After a fair share of volunteer experiences at shelters, rehab homes and community centers, I arrived at Homes and Havens expecting a familiar scene: a few old sofas, perhaps a coffee table from the fifties and a tattered rug. A stack of Styrofoam cups, single ply napkins and packaged past sell date baked goods would accompany complimentary coffee. Understandably so, many centers stretch their dollars to meet the central cause. Volunteers do not expect more then the minimum.
When I walked into Homes and Havens on McCallie Ave, I wasn’t just surprised, I actually instantly felt good…really good. Large open space, freshly painted white walls, calming neutrals and plants filled the work space. An assortment of teas and a new electric kettle were on the side table. A visual person welcoming calm tones and light, I was in not a haven but a kind of heaven. If this place was to use a shoestring budget to create comforting homes for women, they clearly knew what they were doing.
The volunteer jobs for the day were simple: painting furniture. However, I was not pulling out left over cans of yard sale avocado green to coat dilapidated bureaus. Instead, lightly used quality furniture would be painted fresh white coats. The message: this furniture was to show women that they were worth something really nice. Surroundings could boost their self-esteem.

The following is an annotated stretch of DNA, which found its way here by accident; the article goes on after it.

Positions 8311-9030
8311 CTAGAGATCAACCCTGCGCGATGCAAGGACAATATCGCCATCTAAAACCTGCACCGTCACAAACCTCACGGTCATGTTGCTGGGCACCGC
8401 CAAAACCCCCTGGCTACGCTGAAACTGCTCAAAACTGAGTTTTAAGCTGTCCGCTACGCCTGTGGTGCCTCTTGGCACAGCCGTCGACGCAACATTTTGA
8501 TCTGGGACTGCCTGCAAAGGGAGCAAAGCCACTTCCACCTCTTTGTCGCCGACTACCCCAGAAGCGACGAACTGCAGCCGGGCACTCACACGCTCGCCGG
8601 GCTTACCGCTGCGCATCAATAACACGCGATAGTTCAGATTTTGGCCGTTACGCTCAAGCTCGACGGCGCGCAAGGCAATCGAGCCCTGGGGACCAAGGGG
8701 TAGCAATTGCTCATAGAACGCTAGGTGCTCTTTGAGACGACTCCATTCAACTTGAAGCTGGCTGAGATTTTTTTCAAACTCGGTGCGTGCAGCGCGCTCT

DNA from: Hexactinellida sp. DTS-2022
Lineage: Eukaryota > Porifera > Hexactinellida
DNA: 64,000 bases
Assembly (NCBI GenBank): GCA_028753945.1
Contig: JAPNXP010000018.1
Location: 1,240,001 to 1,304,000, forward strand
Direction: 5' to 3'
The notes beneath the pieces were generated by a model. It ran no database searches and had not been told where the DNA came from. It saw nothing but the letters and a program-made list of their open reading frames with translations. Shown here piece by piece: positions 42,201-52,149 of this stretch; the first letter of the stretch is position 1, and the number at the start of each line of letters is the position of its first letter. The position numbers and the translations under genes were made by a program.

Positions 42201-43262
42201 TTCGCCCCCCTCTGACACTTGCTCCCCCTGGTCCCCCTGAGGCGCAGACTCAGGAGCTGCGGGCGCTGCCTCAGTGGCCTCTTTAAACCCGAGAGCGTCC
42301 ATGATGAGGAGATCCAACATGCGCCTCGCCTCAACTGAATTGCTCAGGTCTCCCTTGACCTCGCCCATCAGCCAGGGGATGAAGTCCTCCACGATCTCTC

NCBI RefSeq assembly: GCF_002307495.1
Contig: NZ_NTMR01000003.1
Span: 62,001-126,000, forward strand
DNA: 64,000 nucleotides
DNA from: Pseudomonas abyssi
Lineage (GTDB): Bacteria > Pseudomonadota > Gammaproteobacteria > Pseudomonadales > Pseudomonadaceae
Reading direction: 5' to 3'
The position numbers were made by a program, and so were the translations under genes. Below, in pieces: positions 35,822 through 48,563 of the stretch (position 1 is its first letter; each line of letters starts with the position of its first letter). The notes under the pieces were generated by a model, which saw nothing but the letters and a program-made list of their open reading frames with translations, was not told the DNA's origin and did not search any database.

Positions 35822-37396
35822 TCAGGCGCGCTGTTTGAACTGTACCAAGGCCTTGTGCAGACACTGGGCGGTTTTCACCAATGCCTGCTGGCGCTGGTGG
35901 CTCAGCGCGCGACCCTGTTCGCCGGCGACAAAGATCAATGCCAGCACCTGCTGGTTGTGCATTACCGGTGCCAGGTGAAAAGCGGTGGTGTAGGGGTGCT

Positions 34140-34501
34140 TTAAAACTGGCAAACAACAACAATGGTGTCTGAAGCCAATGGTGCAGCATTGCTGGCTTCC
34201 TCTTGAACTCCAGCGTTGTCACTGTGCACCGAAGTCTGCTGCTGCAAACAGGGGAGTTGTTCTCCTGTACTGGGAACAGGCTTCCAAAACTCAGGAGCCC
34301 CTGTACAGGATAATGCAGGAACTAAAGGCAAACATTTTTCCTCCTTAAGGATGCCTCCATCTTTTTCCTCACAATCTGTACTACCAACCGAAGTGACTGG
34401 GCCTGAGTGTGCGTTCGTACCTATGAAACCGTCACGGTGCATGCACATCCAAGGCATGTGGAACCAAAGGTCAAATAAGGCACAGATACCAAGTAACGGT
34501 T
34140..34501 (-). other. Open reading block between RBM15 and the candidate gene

As a volunteer, I did not merely take something substandard and make it satisfactory. No, I actually helped to create something beautiful which these women so heartily deserve. Neither exhausting nor emotionally trying, the paint sessions are a feel good experience. I will undoubtedly return again and recommend it to others.
Written by Robin Howe